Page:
President Bush's performance and policies should be the determining factor in whether or not to keep him in office.
As president, one of the first actions he took was to propose a tax cut that was the largest in our history. To justify this huge tax cut, he based it on an optimistic projection of President Bill Clinton's surplus over the next 10 years. Can any business, let alone our government, make such a projection over a 10-year period? I think not.
Some responsible members in Congress proposed a yearly trigger that would determine what the tax cut would be, based on the actual surplus. Bush, of course, would have none of this rational, responsible thinking. Since Bush has not had any surpluses and only record deficits, these triggers would have stopped the tax giveaway. I say "tax giveaway" because our government must borrow the money to pay for these tax cuts.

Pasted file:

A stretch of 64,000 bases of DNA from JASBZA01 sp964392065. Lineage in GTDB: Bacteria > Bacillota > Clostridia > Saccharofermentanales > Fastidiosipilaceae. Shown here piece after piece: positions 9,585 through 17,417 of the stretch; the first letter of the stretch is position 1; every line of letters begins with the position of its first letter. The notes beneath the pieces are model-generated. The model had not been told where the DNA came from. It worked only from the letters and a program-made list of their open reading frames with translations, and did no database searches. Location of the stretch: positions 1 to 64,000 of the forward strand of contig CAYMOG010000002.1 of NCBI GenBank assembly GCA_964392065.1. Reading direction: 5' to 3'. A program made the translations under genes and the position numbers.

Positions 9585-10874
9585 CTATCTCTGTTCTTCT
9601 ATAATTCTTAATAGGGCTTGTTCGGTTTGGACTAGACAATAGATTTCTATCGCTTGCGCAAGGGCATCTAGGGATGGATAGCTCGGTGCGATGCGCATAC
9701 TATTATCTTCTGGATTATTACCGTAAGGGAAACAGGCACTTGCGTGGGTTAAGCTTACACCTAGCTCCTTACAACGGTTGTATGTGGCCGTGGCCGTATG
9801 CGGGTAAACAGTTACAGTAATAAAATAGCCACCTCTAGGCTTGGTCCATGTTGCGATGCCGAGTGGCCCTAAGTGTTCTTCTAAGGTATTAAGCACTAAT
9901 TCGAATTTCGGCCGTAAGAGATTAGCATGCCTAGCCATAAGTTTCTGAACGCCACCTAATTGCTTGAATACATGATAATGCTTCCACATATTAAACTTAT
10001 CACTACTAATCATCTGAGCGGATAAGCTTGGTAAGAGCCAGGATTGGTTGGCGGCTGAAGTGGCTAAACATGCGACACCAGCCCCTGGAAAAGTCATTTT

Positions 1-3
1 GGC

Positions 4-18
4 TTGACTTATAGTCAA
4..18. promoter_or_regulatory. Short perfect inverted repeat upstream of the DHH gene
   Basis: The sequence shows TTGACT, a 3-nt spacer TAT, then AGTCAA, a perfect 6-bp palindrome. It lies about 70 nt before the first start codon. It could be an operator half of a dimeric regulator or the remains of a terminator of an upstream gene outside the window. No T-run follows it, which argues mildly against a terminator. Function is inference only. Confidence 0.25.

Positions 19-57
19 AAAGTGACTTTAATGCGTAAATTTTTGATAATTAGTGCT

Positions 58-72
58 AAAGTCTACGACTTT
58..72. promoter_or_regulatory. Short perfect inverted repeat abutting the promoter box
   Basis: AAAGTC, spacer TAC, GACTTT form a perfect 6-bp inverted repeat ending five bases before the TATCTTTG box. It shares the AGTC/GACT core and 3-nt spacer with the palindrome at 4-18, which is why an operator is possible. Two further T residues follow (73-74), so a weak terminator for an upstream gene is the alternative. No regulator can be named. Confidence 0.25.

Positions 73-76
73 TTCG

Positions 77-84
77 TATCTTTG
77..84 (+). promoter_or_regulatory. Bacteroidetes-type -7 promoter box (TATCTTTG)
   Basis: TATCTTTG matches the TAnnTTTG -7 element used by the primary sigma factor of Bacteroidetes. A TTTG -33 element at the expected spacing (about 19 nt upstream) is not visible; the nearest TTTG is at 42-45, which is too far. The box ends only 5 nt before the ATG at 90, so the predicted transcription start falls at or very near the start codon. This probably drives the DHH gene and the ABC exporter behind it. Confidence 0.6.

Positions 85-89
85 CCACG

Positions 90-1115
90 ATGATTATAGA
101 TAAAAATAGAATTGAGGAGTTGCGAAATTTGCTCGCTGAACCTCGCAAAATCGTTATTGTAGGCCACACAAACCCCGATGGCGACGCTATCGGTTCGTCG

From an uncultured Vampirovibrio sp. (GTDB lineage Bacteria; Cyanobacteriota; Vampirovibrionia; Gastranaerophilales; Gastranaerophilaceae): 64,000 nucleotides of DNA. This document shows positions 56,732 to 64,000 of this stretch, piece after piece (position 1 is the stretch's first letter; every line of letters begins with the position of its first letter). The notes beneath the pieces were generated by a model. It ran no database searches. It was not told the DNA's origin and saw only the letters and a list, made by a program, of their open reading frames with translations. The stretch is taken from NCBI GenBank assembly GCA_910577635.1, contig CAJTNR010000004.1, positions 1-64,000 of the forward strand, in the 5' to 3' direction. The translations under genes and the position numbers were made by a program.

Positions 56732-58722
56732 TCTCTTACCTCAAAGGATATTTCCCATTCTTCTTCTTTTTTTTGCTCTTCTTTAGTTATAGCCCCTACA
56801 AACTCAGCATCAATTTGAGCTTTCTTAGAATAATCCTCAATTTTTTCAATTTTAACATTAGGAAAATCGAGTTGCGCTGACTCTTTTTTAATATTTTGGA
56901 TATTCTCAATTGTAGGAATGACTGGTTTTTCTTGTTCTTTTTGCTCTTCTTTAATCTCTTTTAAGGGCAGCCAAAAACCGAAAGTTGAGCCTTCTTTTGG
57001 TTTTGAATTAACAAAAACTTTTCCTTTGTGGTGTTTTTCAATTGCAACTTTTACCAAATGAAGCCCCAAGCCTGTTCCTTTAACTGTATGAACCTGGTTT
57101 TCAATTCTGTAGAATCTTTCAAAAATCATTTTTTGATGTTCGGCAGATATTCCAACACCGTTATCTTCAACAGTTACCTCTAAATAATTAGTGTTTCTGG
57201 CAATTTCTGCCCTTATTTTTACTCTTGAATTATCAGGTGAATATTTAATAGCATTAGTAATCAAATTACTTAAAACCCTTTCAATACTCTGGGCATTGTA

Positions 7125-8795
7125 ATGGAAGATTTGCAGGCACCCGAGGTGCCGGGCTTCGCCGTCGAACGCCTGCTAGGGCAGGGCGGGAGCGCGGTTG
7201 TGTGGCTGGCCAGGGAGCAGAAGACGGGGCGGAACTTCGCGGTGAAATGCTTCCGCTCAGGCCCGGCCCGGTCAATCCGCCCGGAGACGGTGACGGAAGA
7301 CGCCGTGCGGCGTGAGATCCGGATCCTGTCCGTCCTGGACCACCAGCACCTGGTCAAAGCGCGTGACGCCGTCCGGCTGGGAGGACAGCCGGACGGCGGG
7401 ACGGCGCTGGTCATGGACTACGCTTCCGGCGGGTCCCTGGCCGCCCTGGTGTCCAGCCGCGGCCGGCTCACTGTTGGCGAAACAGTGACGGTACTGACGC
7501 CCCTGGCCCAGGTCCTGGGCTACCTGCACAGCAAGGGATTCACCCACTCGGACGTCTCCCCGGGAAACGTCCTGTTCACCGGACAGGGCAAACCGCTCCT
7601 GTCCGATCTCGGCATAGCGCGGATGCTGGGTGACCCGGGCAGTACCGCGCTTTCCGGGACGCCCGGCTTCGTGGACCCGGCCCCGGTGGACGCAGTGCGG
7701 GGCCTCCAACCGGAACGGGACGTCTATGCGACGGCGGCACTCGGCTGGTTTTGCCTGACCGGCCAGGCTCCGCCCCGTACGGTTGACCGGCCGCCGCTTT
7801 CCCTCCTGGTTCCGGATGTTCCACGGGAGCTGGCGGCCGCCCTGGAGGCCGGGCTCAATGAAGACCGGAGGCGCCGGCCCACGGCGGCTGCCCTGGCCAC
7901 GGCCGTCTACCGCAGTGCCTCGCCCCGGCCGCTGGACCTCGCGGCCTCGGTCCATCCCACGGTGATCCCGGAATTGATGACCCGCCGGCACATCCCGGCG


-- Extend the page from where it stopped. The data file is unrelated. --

Who benefits from Bush tax cuts? The top tax bracket was reduced from 38.6 percent to 35 percent, a reduction of 3.6 percent. The remaining tax brackets were only reduced by 2 percent. If you don't believe me, reference the 2003 IRS 1040 instruction booklet, page 14, "What's New for 2003."
Now Bush wants another two years of tax cuts. Apparently a $422 billion deficit -- which doesn't cover the cost of the Iraq war -- has not affected his desire to give tax cuts to the rich.